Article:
For more than a year, photographer Carlos Puma and I have been chronicling the age-old relationship between Southern California Native Americans and the native yucca plant.
From the masterful and beautiful arts of basketry and cordage, to the utilitarian arts of tools, essential food arts, and much more, yucca is Southern California’s super plant of fibers and foods. This relationship began in prehistoric times, and surprisingly, continues today, hundreds of years later.
As far as we can tell, we are the first to document and unify in one place the uses of yucca in numerous Native traditional arts. We focus especially on Yucca whipplei, known as 'umuch in Serrano, and panu'ul in Cahuilla. This yucca is the signature springtime plant of the chaparral landscape. Each plant takes years to start shooting from the ground. Once it does, every single part of the yucca plant through all its growth stages, even after death, supports a different, purposeful traditional art that is significant to Native cultures throughout Southern California.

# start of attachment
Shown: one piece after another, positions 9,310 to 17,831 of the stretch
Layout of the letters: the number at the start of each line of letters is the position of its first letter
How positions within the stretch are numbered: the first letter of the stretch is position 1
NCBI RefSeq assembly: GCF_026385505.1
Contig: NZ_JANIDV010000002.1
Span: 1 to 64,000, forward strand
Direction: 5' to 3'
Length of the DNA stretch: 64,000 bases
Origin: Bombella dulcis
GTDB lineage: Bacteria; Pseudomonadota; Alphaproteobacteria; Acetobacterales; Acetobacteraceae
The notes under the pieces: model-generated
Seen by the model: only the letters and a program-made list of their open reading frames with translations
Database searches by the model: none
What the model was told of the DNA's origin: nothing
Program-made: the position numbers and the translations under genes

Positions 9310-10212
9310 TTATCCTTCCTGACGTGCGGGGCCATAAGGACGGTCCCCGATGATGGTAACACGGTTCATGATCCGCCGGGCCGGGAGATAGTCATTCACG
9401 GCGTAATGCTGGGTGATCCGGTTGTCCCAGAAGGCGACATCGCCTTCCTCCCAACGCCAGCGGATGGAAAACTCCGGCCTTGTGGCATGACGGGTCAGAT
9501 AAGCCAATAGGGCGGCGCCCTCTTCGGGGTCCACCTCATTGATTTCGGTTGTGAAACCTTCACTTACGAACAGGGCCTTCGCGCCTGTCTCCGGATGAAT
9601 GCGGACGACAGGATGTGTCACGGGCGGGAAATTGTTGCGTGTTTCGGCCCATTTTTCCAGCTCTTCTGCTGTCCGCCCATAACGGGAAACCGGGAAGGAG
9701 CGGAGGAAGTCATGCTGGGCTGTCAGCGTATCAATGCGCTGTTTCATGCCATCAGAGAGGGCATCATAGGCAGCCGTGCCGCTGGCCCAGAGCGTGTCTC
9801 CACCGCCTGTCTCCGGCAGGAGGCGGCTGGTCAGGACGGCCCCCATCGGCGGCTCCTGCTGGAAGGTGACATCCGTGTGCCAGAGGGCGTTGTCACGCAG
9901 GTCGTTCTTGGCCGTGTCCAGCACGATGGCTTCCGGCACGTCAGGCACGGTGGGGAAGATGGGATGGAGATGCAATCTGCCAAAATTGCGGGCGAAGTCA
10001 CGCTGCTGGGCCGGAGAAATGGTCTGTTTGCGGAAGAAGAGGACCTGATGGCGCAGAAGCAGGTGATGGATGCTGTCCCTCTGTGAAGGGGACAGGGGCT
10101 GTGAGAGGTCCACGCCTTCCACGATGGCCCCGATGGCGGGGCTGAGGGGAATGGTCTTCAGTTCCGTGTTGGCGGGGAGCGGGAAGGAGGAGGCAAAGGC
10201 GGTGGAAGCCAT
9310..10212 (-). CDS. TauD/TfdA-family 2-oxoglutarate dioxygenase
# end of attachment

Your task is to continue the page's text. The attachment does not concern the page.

We are working closely with Elders as they share this traditional knowledge vital to cultural identity and history. Recently, the Alliance for California Traditional Arts honored us with a grant via the nonprofit Dorothy Ramon Learning Center. We are grateful that the Living Cultures Grant will enable us to publish what the Elders teach.